Key exchange implies three steps which have to be performed in order but may be interleaved by other actions. Successful authentication necessarily imply successful execution of the key exchange steps. We can tell each key exchange step were successful from the values of the input and output variables. Successful authentication request is indicated by the predicate defined earlier, {\dreqauth}. Following these principles, we define the LTL specification in Property~\ref{prop:sec-trans}, where O is the once operator. Formula $O p$ is true at time $t$ if $p$ held in at least one of the previous time steps $t' \leq t$.
% SR_AUTH_AUTH -> SR_AUTH
......@@ -279,6 +279,7 @@ G ( (hasReqAuth & !O out=UA_SUCCESS) ->
\end{property}
\begin{property}
\vspace{-4mm}
\begin{lstlisting}[basicstyle=\footnotesize]
G ( (out=UA_SUCCESS) ->
X G (out!=UA_SUCCESS) )
......@@ -350,6 +351,7 @@ In particular, we used {\dvauth} instead of $out=UA\_SUCCESS$ to suggest success
\end{tabular}
\caption{Model checking results}
\label{tab:mcresults}
\vspace{-10mm}
\end{table}
%\end{center}
......
......@@ -11,9 +11,10 @@ SSHv2 follows a client-server paradigm. The protocol consists of three layers (F
\begin{figure}[t] % was !hb
\centering
\includegraphics[scale=0.35]{SSH_protocols.png}
\includegraphics[scale=0.20]{SSH_protocols.png}
\caption{SSH protocol layers}
\label{fig:sshcomponents}
\vspace{-3mm}
\end{figure}
......@@ -30,9 +31,11 @@ SSH runs over TCP, and provides end-to-end confidentiality and integrity using s
Subsequently, key exchange using the negotiated algorithm takes place. Following this algorithm, one-time session keys for encryption and hashing are generated by each side, together with an identifier for the session. The main key exchange algorithm is Diffie-Hellman, which is also the only one required by the RFC. For the Diffie-Hellman scheme, \textsc{kex30} and \textsc{kex31} are exchanged to establish fresh session keys. These keys are used from the moment the \textsc{newkeys} command has been issued by both parties. A subsequent \textsc{sr\_auth} requests the authentication service. The happy flow thus consists of the succession of the three steps comprising key exchange, followed up by a successful authentication service request. The sequence is shown in Figure~\ref{fig:hf-trans}.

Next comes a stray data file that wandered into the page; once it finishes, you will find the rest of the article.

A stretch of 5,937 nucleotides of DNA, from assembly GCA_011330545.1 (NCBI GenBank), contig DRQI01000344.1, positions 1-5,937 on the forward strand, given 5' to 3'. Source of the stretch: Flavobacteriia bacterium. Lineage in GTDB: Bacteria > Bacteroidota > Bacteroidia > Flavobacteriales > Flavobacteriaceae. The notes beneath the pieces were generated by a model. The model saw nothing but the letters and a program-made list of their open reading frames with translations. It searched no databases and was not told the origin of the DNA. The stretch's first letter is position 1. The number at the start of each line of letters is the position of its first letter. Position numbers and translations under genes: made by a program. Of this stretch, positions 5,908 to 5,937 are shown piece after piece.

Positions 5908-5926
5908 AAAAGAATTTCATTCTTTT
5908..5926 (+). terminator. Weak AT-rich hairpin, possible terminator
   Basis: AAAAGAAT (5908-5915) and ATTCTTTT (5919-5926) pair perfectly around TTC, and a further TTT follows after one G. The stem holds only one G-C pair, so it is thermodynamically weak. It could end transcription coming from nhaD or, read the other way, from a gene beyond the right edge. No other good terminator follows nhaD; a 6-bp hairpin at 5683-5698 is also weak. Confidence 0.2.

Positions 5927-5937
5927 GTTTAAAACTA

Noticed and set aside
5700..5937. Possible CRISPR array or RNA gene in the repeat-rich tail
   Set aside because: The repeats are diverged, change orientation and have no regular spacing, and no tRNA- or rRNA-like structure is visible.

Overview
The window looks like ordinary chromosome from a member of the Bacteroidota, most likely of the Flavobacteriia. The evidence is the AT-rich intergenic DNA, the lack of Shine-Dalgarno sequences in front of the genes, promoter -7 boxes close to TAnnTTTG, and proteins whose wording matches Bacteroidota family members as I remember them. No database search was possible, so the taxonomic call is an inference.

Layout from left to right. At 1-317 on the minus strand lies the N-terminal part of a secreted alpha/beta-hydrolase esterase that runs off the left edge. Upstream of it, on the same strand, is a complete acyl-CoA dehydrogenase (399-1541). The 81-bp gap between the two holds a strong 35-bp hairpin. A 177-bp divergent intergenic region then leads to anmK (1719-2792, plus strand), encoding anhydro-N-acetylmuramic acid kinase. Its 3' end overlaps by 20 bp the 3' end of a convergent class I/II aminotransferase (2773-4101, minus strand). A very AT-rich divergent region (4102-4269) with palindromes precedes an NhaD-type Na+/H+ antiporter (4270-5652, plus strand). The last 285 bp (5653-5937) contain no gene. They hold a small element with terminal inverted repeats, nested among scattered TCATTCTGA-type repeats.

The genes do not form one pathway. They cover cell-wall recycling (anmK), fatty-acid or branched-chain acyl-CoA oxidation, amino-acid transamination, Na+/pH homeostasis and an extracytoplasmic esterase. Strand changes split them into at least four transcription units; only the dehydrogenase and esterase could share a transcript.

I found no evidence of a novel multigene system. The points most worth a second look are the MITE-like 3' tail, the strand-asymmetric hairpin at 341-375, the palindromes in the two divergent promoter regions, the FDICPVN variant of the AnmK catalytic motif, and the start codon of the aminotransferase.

\begin{figure}[!hb]
\includegraphics[scale=0.285]{hf-trans.pdf}
%\vspace{-1cm}
\includegraphics[scale=0.285]{hf-trans_cropped.pdf}
\caption{The happy flow for the transport layer.}
\label{fig:hf-trans}
\vspace{-3mm}
\end{figure}
\textsl{Key re-exchange}~\cite[p. 23]{rfc4253}, or \textsl{rekeying}, is an almost identical process, the difference being that instead of taking place at the beginning, it takes place once session keys are already in place. The purpose is to renew session keys so as to foil potential replay attacks~\cite[p. 17]{rfc4251}. It follows the same steps as key exchange. A fundamental property of rekeying is that it should preserve the state; that is, after the rekeying procedure is completed, the protocol should be in the same state as
......@@ -48,9 +51,11 @@ Once a secure tunnel has been established, the client can authenticate. For this
%We consider a user authentication layer state machine secure if there is no path from the unauthenticated state to the authenticated state without providing correct credentials.
\begin{figure}[!ht]
\includegraphics[scale=0.45]{hf-auth.pdf}
%\vspace{-1cm}
\includegraphics[scale=0.45]{hf-auth_cropped.pdf}
\caption{The happy flow for the user authentication layer.}
\label{fig:hf-auth}
\vspace{-3mm}
\end{figure}
......@@ -66,7 +71,9 @@ Successful authentication makes services of the connection layer available. The
%TODO Perhaps change this figure so to reflect text
\begin{figure}[!ht]
\includegraphics[scale=0.35]{hf-conn.pdf}
%\vspace{-1cm}
\includegraphics[scale=0.35]{hf-conn_cropped.pdf}
\caption{The happy flow for the connection layer.}
\label{fig:hf-conn}
\vspace{-3mm}
\end{figure}